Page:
I see P.J. O’Rourke has died at age 74. He was the first famous person to whom I ever got to ask a question. He was the first (only?) famous person who went out of their way to come over and say hi to me, though I’m pretty sure he thought I was someone else. Nonetheless, it was kind of nice.

But I’m jumping ahead. In college I took a speech class, an experience which was about as depressing as it sounds. But one of the course requirements was that you had to go to see some of the speakers that came to campus and write reviews, and for whatever reason my school at the time brought in plenty of them, including P.J., who was on a book tour.

My career path notwithstanding, I wasn’t a political geek; I was a music geek, we subscribed to Rolling Stone, and P.J. O’Rourke was their resident wisecracking conservative columnist. In one piece he tore up most of the federal budget but saved something called the Helium Fund, because “running a Helium Fund is just the kind of thing our politicians should be doing. It’s much less expensive and harmful to the nation than most of what they do, plus, with any luck, they’ll float away.”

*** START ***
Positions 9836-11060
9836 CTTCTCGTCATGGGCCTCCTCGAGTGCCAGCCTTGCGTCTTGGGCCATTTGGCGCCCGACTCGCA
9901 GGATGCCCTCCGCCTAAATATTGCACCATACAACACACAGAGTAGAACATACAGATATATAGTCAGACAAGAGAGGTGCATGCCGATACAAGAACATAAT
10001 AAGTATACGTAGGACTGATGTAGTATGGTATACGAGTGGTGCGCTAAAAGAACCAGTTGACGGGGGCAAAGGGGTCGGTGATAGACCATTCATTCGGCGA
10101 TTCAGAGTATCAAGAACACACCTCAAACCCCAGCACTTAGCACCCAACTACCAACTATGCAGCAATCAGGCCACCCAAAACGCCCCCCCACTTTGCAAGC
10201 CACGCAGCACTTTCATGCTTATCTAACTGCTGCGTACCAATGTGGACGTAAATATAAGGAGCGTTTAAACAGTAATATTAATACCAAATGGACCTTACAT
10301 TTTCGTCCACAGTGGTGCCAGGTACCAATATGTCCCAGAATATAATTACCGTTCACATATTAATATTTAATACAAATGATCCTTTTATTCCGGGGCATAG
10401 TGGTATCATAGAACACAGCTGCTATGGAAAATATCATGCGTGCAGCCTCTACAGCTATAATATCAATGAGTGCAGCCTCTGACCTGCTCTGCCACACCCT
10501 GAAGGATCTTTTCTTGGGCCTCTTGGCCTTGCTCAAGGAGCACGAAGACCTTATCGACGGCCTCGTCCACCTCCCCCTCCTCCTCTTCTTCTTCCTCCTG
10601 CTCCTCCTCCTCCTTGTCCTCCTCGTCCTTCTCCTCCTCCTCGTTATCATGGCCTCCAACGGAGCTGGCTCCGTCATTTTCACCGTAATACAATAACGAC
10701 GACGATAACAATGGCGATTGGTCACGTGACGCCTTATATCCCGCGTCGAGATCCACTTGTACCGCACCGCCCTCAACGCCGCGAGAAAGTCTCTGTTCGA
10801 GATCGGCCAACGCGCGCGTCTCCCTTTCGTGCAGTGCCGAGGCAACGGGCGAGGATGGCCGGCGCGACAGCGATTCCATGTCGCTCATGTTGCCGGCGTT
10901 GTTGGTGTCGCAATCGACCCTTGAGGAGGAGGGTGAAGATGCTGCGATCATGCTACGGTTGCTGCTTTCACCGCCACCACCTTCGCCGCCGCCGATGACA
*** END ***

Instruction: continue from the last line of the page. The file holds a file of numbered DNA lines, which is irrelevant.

I think the event was in the campus library; there was a big crowd that roared at all of the jokes, and somehow during the Q&A, I decided to ask a question. (Thinking back on it now, introverted 18 year old me asking somebody a question is even stranger than the fact that they let me do it.) This was in the middle of the 1994 midterm campaign, and I asked what he thought of the Virginia US Senate bid by Oliver North, the guy from the Iran-Contra scandal. O’Rourke was ready for it: he said something like “Oliver North doesn’t deserve the United States Senate… but the United States Senate deserves Oliver North.” Another big roar from the crowd.

P.J. later settled in New Hampshire, and he was a regular guest on the NPR show “Wait Wait… Don’t Tell Me,” so he would come into the studios where I worked from time to time. He would also occasionally record promos for our station to use during fund drives, and I think that’s where I talked with him next. We were setting up his mic and headphones and I mentioned that I’d seen him at Bradley University back in ‘94 and recalled our question and answer. He smiled. “I stand my statement,” he said.

Photo by Bill via Flickr/Creative Commons